I have a client who has been with us for years. They have been using one of our healthcare products for Case management but somehow never got around to using the workflow management module.
Recently, they started up a new division and asked us to help with streamlining of their operations.
This included mapping out processes, assigning roles to process steps, attaching data collection forms to steps, compiling the maps and rolling out processes to a run-time environment where BPM was able to provide background orchestration and ACM was able to provide governance via global rule sets.
We rolled out each process, invited a group of stakeholders to take on featured Roles and piano-play a few process template instances. As anticipated, we got feedback on the process logic and forms (steps with bad Role encoding, steps in the wrong sequence, wrong forms at certain steps). The versioning turnaround time in most cases was immediate i.e. change the Roles, change process logic, change process step forms then re-compile and roll out a new version.
Since the mapping was done in real-time with the active participation of stakeholders and since the environment lent itself to close to “instant gratification”, it did not take a long time to “improve” the processes.
Unfortunately, for most organizations, the BPM story ends here with delivery of a mapped, modeled, improved process on paper.
The real purpose of BPM, in our view, becomes evident when you put processes in a run time Case environment where you are able to achieve orchestration from BPM and achieve governance from the Case environment.
You need automated resource allocation, leveling and balancing capabilities (R.A.L.B) at the Case environment so that process steps from multiple Cases\process templates\instances post automatically at User InTrays as and when steps become current along what typically works out to be a Case load of 20-50 patients in healthcare and possibly 100 interventions per day of Day Orders for a worker in a job shop manufacturing setting.
Without RALB, workers do not have an easy time prioritizing (micro-scheduling) process steps that post to their individual InTrays nor do supervisors have an easy time leveling and balancing workload across workers.
The other thing often missing is Interoperability – if your Case environment is not able to export data to local and remote systems and applications and import data from these, your Case environment becomes a “ivory tower” where decisions are made in the absence of current data that could have an important bearing on such decisions.
Being able to manage workflow at Cases is all important because Case automatically gives you a history of all interventions at any Case with date/time stamps and user “signatures”. You get to see Case data, as it was, in reverse chronological order, on the form versions that were in service at the time the data was collected. Case plus interoperability allows workers to make decisions based on past and current data and if we add in predictive analytics, workers have the wherewithal to carry out “Case Management”.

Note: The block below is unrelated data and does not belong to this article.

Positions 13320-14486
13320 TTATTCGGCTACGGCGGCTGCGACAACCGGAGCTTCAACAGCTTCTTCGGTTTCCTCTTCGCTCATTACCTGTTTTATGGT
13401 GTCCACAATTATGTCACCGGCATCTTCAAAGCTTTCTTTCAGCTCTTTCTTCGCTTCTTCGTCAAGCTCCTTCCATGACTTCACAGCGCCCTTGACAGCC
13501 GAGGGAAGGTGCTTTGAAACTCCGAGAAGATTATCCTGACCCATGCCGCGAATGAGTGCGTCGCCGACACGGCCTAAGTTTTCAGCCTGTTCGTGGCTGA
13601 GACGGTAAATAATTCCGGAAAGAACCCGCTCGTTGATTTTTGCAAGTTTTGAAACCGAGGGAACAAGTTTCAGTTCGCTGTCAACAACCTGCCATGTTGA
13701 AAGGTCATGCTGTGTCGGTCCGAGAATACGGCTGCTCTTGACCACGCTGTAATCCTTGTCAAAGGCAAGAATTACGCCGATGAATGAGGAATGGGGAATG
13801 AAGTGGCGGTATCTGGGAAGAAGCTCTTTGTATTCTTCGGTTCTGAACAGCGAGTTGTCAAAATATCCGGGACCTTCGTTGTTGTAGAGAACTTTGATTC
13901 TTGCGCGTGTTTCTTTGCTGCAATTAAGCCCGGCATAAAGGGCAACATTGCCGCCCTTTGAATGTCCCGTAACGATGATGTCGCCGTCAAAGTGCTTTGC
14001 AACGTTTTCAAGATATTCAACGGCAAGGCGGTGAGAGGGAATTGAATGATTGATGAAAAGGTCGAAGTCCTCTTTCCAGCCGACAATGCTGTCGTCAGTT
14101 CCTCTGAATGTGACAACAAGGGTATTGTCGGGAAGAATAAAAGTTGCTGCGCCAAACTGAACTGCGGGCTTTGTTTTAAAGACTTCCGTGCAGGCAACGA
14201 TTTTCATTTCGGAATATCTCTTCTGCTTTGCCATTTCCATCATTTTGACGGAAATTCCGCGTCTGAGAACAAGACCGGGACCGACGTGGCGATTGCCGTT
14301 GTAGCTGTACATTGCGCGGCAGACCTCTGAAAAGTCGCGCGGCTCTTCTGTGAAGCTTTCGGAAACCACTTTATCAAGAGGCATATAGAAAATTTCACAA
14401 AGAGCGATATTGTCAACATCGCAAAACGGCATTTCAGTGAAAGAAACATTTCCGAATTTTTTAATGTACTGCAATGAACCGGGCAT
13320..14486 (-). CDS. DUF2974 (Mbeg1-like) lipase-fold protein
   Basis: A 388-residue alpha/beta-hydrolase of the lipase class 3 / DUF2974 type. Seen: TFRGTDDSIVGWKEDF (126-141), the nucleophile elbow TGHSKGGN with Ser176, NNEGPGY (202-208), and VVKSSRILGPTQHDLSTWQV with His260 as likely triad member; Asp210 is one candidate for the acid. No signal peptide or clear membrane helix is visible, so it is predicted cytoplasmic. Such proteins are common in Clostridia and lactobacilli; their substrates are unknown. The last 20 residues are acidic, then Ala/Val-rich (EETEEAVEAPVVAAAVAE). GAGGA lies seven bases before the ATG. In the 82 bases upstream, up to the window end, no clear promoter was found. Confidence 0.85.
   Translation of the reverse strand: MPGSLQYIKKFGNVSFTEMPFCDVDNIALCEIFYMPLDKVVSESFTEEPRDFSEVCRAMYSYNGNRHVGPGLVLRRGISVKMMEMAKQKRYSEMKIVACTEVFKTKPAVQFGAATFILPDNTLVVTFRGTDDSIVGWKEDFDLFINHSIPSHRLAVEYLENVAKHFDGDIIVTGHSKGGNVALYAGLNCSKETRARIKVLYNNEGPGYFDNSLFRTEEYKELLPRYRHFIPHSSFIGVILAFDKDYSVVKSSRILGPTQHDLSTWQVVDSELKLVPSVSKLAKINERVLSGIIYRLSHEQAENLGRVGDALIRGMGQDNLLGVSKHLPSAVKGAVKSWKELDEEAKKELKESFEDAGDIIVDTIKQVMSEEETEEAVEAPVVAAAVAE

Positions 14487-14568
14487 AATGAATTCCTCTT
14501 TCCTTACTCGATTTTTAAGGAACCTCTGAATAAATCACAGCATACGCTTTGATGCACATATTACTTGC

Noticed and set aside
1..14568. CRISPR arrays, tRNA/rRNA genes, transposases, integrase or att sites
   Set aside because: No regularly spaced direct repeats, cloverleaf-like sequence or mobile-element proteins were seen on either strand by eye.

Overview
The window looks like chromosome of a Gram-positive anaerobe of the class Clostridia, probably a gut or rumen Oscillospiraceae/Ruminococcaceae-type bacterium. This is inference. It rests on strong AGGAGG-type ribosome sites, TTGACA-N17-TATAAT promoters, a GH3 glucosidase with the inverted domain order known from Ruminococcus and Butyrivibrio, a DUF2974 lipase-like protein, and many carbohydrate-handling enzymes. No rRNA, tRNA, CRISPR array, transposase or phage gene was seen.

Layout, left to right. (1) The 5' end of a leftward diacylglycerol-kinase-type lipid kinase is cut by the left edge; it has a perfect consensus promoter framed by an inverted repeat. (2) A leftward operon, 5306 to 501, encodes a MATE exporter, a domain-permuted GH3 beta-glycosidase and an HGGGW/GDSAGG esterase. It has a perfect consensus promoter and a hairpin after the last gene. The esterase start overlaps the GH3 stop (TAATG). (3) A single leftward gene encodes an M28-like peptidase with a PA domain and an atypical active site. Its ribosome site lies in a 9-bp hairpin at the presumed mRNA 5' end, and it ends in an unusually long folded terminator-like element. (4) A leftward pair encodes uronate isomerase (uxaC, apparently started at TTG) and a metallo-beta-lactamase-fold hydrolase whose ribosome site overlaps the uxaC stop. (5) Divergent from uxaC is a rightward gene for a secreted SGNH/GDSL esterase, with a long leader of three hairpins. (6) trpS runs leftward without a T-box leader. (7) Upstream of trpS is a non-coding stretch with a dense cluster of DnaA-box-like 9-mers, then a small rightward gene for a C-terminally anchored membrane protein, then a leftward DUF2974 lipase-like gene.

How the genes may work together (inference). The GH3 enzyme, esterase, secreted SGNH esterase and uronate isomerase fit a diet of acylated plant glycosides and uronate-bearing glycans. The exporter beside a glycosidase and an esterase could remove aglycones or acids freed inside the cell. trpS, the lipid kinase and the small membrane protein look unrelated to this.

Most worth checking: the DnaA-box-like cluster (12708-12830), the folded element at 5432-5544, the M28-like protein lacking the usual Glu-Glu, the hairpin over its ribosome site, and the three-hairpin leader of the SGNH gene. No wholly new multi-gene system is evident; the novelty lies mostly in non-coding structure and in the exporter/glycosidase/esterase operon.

It’s hard to imagine how e-Case Management would be incapable of providing at least a 30% improvement in productivity.
If we add onto this increased throughput as a result of having next-in-line steps post immediately as current steps along Cases\process templates\instances are committed, decreased errors as a result of in-line step-specific rule sets, and improved compliance as a result of Case level governance it is hard to understand why so many BPM initiatives quit at the paper process map stage.
A possible explanation is that BPM imposes rigidity in respect of the performance of work. This makes it difficult to get workers on board and even more difficult to sustain your BPM initiative.
Facts are if you inventory all of your BPM processes at a Services Menu and then include in this inventory a reasonable sub-set of individual process steps as “processes of one step each”, your software users will never feel constrained by BPM – they can, at any time, simply by selecting a menu item at a Case, revisit already committed workflow steps, insert steps not in the process template and record data at steps not yet current along a BPM workflow.
The final discovery once you get staff on board with e-Cases is that with Case-level governance you are likely to discover one worker performing interventions using a process template, with another worker, for whatever reason, performing the same scope work via a number of seemingly, except to that worker, unrelated ad hoc interventions.
Since both know what they are doing (i.e. we hire knowledge workers with the presumption that they know what to do, how to do it), it’s not surprising both are able to reach the same goals/objectives.
The lesson here is clear – make sure you go “the extra mile” with BPM. You can do this by combining BPM, ACM, RALB in an e-Case environment that accommodates interoperability.
The elevator pitch to CEOs/CIOs is easy – workflow management environments provide orchestration (the center line guidelines along a highway) plus governance (guardrails on the sides of the highway).
The benefits are increased staff efficiency, increased throughput, decreased errors, improved compliance with internal and external rules and regulations, all of which lead to improved outcomes and increased competitive advantage. With a potential 30% productivity improvement, ROIs should turn positive in 12-18 months, with clear sailing beyond this.
The punch line is – “when you have ways and means of doing the right things, the right way, at the right place , at the right time, using the right resources, there is not much that is likely to fall between the cracks”.